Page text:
Quick tech specs
- Print server
- 10/100 Ethernet
- USB 2.0
Know your gear
IOGEAR's palm sized 1-port USB 2.0 Print Server allows any networked computer to share an USB printer. It complies with USB 2.0 specifications (backward compatible with USB 1.1 spec.), and provides users with an auto-sensing Ethernet port that works with either 10Base-T or 100Base-T networks. This unit also supports multiple protocols and multiple operating systems, and it integrates Internet Printing Protocol (IPP) in this print server to allow users to print from any computer over a LAN/WAN or the Internet by specifying the device's URL. The built-in web management feature provides more convenience by allowing the user to configure, monitor and even reset the print server via a web browser. This eliminates the need to place the printer right next to the computer. Print jobs can be sent to a printer in another country just as easily as to a printer in the same office. Why bother sending a degraded fax image while you can print an original at the destination?
IOGEAR USB 2.0 Print Server GPSU21 - print server is rated2.50 out of5 by2.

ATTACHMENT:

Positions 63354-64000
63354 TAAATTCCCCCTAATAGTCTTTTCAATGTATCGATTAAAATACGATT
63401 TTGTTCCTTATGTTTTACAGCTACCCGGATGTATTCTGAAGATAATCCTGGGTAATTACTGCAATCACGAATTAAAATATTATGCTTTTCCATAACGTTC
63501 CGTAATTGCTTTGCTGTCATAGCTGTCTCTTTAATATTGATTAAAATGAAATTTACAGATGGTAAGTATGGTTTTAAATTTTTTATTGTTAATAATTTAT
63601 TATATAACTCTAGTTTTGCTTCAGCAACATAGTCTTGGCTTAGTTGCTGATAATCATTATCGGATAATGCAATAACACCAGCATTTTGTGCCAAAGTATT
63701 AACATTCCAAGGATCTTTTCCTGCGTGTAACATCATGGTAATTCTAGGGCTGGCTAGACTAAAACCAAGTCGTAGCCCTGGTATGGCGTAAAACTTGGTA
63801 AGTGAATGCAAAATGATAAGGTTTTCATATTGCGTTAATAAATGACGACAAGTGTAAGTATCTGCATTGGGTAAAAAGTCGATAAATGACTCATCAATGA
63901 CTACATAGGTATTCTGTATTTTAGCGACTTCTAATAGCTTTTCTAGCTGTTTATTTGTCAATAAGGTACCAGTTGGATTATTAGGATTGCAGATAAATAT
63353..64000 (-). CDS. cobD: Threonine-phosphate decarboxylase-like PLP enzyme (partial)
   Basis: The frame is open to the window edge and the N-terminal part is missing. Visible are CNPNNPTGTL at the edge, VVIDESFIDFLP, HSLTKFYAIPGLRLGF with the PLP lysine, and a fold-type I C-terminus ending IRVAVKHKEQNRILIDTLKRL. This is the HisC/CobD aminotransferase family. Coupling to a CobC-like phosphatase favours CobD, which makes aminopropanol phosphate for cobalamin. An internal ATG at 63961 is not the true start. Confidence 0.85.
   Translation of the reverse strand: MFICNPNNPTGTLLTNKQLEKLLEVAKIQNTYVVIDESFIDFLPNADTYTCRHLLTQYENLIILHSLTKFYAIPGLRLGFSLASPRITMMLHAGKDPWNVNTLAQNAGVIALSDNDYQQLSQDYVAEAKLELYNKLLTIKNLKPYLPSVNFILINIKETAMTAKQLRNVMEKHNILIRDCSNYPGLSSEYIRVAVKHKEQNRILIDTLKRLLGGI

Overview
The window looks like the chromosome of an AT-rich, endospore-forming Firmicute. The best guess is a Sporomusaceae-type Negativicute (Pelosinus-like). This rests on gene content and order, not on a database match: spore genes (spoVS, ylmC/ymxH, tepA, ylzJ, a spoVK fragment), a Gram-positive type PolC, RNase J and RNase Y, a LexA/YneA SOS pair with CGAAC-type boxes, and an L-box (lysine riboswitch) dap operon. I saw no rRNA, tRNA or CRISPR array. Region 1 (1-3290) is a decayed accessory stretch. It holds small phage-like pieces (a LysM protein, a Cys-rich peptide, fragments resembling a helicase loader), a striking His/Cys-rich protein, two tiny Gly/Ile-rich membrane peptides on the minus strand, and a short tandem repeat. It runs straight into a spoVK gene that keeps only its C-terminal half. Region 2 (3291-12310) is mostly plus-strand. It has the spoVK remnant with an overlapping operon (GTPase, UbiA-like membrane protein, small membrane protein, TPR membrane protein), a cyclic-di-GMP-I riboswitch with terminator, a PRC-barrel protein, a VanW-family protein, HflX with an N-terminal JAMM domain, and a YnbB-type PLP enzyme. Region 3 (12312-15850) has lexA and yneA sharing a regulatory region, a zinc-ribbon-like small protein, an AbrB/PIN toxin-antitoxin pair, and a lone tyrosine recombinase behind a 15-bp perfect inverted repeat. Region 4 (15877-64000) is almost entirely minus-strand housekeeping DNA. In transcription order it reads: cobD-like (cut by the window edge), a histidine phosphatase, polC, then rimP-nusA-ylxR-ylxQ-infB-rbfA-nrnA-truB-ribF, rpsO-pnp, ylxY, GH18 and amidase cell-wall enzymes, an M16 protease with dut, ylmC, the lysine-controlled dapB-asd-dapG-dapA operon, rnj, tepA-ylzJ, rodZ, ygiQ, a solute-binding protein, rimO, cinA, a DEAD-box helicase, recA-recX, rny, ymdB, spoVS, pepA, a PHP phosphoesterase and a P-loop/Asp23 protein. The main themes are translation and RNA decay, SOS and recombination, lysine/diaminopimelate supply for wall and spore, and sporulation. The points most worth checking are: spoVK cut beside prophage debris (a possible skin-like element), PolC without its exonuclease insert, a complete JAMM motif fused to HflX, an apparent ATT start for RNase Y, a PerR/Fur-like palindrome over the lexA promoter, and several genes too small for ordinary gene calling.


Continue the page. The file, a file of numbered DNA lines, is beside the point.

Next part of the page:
Rated 5 out of 5 byRodolpho from Keep it close to your switchI tried to patch this into an Allied Telesis AT-FS724L. I could get a link with a 6 foot patch cable hooked directly into the switch but at 40 meters through our house cable, I could not get a link established. I tested and verified the cable drop and the patch cables which had worked with another print server purchased long ago.. I don't know what the issue is but I would steer clear of this one if your printer is at some distance from your switch.
Date published: 2017-02-26T00:00:00-05:00
Rated 5 out of 5 byferryhill from The product does the jobI've used these at work for over 10 years and at home also for several years. There are always cases where you want to network a USB printer that either does not have a network connection or it's network port is not working correctly due to the way the manufacturer has set up network printing and this is my backup plan for those cases. Once you have a static IP address set on your network, it works pretty much flawlessly. The only hard part (sometimes) is figuring out what IP address it has when you first connect it and turn it on. Once in a while I have to reset it but for the most part it works reliably.
Date published: 2019-08-04T00:00:00-04:00